During illness of my wife, who was in hospital in Saint John, one of my daughters came home to keep house. A radio inspector called, I was out and my daughter explained the circumstances to him and said she was quite certain a radio license had been purchased in Norton. The inspector said it was all right, he would check at Bloomfield. My daughter repeated the license would have been bought at Norton. He said he would look it up or returned later. We heard nothing more of the matter until, just after my wife returned from hospital, she answered the door and was presented with a court summons. Still weakened from her illness, the presentation of a summons was a severe shock to her.

 

When I appeared before Magistrate Kelly in Hampton, I showed him a radio license dated April 27, 1947, which I had purchased at Norton. The case was dismissed.

 

I might add that a neighbour, who also had a license he had purchase at Norton, was forced to make the unnecessary trip to Hampton at the same time. The charge against him also was dismissed.

 

It seems to me there should be some action taken by the department concerned to end this inefficiency by the radio inspectors. Personally I resent bitterly being forced to attend a police court when, by being a little more careful, the radio inspector could have ascertained I held the necessary license.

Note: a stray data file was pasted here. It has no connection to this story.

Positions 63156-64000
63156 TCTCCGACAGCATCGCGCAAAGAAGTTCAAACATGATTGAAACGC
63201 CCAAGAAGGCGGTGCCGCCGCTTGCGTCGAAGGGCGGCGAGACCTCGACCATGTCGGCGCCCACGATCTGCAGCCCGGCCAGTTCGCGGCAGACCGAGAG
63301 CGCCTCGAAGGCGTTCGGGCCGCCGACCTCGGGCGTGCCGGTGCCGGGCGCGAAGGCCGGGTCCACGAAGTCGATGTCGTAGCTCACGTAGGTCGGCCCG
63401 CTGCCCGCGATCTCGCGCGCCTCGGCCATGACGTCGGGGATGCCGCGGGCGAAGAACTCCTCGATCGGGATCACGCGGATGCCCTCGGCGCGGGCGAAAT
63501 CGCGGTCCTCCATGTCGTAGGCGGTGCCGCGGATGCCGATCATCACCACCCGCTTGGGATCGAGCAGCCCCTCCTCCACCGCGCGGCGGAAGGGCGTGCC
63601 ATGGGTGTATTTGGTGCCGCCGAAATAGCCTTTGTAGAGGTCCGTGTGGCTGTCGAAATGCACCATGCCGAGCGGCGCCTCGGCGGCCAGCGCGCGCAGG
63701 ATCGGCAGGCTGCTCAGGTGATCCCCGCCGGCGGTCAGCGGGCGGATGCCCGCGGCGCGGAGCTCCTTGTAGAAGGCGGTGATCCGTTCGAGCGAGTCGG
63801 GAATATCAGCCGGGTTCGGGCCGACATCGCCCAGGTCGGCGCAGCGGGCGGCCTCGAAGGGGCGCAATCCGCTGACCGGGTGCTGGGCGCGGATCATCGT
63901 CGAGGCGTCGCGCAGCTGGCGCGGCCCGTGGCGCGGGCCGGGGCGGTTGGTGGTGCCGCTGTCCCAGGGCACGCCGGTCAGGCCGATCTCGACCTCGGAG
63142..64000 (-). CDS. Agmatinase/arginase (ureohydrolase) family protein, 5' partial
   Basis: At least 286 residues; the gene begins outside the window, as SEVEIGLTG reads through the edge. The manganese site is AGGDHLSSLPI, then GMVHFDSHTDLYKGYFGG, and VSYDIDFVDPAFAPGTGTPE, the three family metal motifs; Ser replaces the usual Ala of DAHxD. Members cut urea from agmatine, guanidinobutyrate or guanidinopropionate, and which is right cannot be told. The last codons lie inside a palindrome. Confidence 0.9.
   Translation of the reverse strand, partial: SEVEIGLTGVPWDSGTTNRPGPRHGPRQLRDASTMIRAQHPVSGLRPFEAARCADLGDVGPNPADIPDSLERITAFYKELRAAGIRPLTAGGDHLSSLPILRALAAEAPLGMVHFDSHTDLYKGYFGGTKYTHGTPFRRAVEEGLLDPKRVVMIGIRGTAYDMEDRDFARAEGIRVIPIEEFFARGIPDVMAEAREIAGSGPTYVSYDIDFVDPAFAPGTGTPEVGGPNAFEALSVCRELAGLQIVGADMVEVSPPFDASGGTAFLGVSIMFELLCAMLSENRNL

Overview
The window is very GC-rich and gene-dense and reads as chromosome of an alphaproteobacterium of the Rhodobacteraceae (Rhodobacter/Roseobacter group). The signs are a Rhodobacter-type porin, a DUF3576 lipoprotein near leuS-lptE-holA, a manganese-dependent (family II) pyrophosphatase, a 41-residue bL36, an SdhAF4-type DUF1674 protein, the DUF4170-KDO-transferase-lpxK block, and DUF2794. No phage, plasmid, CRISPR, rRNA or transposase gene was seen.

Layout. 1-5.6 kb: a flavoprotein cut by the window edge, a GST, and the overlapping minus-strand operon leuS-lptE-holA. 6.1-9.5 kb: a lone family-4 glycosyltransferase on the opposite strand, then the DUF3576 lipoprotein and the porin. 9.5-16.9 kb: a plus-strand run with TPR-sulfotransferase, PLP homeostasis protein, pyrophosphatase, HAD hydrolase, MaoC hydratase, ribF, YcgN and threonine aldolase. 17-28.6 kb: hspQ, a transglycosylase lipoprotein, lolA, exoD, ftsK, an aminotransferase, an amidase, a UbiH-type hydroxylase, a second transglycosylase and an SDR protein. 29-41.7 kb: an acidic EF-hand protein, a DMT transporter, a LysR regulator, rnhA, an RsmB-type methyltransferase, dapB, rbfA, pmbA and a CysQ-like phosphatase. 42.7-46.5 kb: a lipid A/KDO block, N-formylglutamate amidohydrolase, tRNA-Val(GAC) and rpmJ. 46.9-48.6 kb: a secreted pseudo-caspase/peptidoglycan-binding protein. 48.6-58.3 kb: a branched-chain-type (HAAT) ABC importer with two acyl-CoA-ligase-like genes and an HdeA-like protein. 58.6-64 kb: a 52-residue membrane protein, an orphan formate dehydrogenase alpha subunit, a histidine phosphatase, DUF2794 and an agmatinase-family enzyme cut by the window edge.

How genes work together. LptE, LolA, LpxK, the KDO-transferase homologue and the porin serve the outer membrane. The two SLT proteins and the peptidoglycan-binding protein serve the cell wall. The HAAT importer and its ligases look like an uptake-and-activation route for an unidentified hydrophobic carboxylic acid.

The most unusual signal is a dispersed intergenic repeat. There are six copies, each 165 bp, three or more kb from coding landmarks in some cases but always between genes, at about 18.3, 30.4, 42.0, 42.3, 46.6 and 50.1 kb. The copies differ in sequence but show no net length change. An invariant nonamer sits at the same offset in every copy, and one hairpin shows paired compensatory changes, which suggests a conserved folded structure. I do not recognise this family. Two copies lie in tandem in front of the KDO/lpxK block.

James Neales, Bloomfield

 

Letter to the editor – Nov. 20, 1947

I, too, wish to publicly register a complaint against the present method of inspecting radio licenses and the totally unnecessary summoning of respectable and innocent citizens to appear in court.

 

On a very hot day in August, I was busy in my garden when a car drew up and a man introduced himself as a radio license inspector and asked to see our license. Knowing that a member of the family had purchased our license from an office friend in Saint John, I told the inspector that I would have to take a few minutes to look this up, but would be glad if he would wait. He asked me if I could give him the name and business address of the purchaser, which I did. He did not wait, but asked me to notify the village post office when I found the license. He also said he would check the city address.

 

Ten minutes after he left, I found the license and immediately telephoned the postmaster, giving him the license number and date of purchase. From what I have since learned, the inspector neither called at the post office nor did he check the Saint John address.

 

Ten days ago, to our amazement and extreme annoyance, we were served with a summons to appear in the Hampton court. Circumstances were such that no member of the family could attend, and again the number of the license and date of purchase was given to an official, along with a few well-chosen words on the subject of such careless and high-handed methods.

 

Why does this man hold the position of license inspector? It seem to me that some veteran who could be courteous and conscientious should have the job. Law abiding citizens need not and should not be subject to this sort of thing.

 

Indignant, Hampton Village.